LOS ANGELES (Reuters) - As Coldplay gears up to take the Super Bowl halftime stage on Sunday, there’s a lot at stake - even for a band Rolling Stone deemed “one of the most commercially successful acts of the new millennium.”
Upwards of 100 million U.S. viewers are expected to tune in for the intensely choreographed live 15-minute set, more than 50 times the audience of the band’s last major tour in 2012, according to figures from concert tracker Pollstar.
“In an incredibly divided and fragmented media environment, the Super Bowl halftime show is absolutely one of the biggest, if not the single biggest way to expose music to an enormous audience,” said Brian Hiatt, senior writer at Rolling Stone.
With a third of the U.S. population expected to watch the Carolina Panthers and Denver Broncos battle for the National Football League championship, the Super Bowl offers a rare and coveted opportunity for advertisers and performers alike.
Coldplay, better known for brooding hits such as “Yellow” and “Fix You,” takes the halftime stage on the heels of high-octane crowd pleasers Katy Perry, Beyonce and Bruno Mars.
“It’s all about the artist and their brand,” Keith Caulfield, co-director of Billboard charts, told Reuters.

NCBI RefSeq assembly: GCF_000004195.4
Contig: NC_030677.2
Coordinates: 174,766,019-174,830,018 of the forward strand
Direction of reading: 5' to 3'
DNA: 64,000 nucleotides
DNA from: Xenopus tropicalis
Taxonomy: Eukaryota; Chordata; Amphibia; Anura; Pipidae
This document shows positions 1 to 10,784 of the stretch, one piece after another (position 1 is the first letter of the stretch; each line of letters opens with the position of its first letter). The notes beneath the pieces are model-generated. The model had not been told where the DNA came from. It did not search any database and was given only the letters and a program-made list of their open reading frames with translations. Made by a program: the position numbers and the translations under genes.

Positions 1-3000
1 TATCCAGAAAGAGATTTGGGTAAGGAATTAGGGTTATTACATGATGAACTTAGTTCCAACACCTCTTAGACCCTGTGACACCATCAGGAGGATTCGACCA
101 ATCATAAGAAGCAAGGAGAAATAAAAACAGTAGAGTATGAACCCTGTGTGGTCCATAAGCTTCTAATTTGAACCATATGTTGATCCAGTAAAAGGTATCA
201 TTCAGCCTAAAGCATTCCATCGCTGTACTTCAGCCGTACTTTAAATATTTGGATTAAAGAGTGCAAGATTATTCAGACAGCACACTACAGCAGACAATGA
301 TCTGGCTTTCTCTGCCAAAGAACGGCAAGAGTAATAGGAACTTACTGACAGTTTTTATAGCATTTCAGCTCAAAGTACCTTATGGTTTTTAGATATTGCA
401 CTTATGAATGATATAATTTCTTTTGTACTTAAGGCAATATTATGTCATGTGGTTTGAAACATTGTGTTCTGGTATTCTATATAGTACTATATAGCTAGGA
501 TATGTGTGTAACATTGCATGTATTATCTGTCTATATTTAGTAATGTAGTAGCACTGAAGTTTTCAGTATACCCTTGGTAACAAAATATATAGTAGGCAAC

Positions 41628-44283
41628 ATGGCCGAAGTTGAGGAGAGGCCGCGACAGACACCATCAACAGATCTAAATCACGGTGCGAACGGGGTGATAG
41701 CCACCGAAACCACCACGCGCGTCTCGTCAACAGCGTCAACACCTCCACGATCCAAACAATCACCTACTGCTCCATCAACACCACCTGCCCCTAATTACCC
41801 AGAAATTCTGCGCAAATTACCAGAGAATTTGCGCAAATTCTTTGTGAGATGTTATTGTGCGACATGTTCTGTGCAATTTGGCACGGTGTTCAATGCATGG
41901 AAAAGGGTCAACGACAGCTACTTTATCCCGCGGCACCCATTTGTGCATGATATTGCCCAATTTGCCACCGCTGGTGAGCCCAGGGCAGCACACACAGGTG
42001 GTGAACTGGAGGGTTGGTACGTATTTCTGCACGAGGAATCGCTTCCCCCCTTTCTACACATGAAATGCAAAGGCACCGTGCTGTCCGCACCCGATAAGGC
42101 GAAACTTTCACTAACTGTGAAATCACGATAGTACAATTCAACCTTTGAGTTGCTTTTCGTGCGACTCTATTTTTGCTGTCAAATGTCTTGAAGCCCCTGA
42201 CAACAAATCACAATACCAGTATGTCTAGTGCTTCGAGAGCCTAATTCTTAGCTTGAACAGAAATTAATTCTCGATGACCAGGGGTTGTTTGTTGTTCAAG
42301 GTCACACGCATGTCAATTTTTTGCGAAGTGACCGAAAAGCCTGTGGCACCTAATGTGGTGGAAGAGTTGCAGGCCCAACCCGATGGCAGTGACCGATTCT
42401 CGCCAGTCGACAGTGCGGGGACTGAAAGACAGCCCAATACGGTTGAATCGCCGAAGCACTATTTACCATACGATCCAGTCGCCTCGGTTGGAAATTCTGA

Coldplay last week announced a U.S. tour and released a new music video featuring Beyonce, who is reportedly joining the halftime show this year after headlining in 2013. Rihanna, who just released a new album, is also reported to be a potential performer.
While there is no definitive way to quantify it, spikes in sales and on social media suggest a significant Super Bowl effect.
Last year, 118 million U.S. viewers tuned in to Perry’s pyrotechnics-laden extravaganza featuring a 1,600-pound robotic lion and dancing sharks.
Despite no new album or U.S. tour last year, sales of Perry’s existing work surged 92 percent in the week after her performance. YouTube videos of Perry’s halftime show racked up views in the millions.
Mars, best known for R&B and funk-infused radio hits such as “Uptown Funk!” was one of the lesser-known headliners in 2014.
Mars saw an 82 percent bump in album sales post-performance according to Billboard, and grossed $84 million in concert ticket sales, according to Pollstar.
“There are sports fans who aren’t watching the Grammys or American Music Awards and are not familiar with artists as a live spectacle, and maybe they would be interested in seeing them after the Super Bowl,” Caulfield said.
Reporting by Piya Sinha-Roy; Editing by Sara Catania and Leslie Adler